Gabriel Ba and Fabio Moon’s Daytripper (2011) presents a non-linear narrative strongly influenced by the affordances of graphic novels. Daytripper presents the story of Bras de Oliva Domingos, a Brazilian obituary writer, though a series of short chapters that end with the death of Bras. The chapters are presented out of order with regards to the chronology of Bras’s life – chapters of elderly Bras are intermixed with chapters of newborn Bras. The figure below diagrams the narrative structure of the story.
Ignoring the deaths, the chapters could be rearranged as a coherent linear narrative, though the nonlinear structure has a certain emotional power that ruminates on love and mortality. At the start of each chapter, readers have little idea at what point in Bras’s life the chapter will take place. Because the pace of a graphic novel depends entirely on the reader’s desired reading pace, readers can slow down and re-read passages until they are comfortable with understanding Bras’s current situation. The ease of flipping back and forth between chapters allows readers to see how the out-of-order chapters would connect in a linear narrative if the deaths were removed. If Daytripper were presented in its non-chronological order as a film or television show, viewers would likely spend so much effort trying to keep up with the plot and figure out what was going on that they would miss out on much of the story’s emotional and philosophical depth. Daytripper’s chronology exists highly out of order, but the graphic novel’s affordances make this daunting narrative not too difficult to swallow.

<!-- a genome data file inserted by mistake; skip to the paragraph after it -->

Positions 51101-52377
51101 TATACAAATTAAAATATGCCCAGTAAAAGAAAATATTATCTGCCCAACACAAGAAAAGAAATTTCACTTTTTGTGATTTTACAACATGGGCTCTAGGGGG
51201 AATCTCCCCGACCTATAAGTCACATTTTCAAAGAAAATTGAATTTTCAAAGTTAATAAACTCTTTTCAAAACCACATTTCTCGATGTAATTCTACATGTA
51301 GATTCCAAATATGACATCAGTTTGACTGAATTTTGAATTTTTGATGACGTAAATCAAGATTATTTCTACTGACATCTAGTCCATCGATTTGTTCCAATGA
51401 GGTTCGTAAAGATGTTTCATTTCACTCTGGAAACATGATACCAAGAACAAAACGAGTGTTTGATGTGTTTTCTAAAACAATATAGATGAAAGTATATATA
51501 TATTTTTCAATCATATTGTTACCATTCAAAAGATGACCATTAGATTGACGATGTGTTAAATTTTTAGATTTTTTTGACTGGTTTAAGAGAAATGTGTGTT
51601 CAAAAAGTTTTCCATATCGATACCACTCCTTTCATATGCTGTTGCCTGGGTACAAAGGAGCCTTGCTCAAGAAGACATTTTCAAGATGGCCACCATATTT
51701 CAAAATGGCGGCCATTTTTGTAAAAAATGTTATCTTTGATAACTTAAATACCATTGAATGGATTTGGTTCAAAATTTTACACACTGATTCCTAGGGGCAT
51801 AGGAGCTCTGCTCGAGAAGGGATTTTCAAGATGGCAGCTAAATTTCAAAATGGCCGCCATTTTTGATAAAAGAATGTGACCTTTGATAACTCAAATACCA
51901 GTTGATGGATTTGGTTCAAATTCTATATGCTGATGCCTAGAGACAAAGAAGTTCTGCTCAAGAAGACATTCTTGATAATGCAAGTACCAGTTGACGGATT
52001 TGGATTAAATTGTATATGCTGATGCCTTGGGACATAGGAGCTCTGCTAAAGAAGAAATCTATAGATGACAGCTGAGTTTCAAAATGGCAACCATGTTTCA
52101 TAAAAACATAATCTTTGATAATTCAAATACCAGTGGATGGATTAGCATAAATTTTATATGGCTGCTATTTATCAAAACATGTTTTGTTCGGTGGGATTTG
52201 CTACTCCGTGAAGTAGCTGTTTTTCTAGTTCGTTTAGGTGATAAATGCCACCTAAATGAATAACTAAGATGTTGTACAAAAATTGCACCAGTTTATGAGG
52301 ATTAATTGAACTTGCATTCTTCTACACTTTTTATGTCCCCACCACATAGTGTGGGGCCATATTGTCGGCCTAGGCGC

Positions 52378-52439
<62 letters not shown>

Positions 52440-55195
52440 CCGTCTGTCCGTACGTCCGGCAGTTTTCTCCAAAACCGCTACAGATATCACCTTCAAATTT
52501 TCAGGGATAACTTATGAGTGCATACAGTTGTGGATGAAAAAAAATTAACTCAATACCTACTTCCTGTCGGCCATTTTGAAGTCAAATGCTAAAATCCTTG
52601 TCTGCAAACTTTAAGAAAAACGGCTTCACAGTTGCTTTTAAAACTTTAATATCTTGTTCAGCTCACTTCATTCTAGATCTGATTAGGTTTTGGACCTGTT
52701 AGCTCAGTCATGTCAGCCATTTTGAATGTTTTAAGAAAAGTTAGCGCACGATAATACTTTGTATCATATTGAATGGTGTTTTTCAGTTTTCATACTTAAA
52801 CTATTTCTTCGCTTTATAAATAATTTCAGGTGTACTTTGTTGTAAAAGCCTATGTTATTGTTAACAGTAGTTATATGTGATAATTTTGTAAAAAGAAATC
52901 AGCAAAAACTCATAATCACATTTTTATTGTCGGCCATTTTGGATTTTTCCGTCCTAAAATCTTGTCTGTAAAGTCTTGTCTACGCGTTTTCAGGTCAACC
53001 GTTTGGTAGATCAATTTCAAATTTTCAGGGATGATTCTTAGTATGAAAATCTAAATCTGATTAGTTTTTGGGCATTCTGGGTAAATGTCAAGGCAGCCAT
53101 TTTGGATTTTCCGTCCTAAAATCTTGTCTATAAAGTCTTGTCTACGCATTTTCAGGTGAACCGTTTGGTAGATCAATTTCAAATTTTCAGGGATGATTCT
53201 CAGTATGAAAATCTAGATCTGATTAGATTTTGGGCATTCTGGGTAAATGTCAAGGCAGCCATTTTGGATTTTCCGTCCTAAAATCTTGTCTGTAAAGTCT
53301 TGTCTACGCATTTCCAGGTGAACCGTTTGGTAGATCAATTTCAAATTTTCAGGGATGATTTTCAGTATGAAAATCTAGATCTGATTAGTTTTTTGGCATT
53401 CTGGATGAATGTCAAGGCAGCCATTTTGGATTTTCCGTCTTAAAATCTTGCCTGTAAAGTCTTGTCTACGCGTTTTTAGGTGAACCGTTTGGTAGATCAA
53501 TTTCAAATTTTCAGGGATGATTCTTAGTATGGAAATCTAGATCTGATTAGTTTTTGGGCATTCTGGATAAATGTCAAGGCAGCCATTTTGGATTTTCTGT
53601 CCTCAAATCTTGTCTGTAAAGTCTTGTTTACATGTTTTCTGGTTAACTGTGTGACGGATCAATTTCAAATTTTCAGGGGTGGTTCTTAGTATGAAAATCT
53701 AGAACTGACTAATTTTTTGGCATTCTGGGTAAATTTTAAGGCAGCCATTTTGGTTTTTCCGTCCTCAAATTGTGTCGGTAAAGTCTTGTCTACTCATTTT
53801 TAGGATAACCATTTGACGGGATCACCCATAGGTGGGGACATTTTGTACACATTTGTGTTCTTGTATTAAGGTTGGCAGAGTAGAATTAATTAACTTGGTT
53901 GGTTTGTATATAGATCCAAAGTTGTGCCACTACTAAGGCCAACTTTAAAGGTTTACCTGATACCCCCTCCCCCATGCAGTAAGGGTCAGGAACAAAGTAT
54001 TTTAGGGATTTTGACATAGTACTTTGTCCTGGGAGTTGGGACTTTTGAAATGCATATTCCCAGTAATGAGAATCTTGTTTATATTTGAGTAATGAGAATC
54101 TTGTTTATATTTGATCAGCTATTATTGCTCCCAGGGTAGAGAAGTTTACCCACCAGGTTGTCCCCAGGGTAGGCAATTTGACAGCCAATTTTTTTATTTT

Nonlinear narratives in film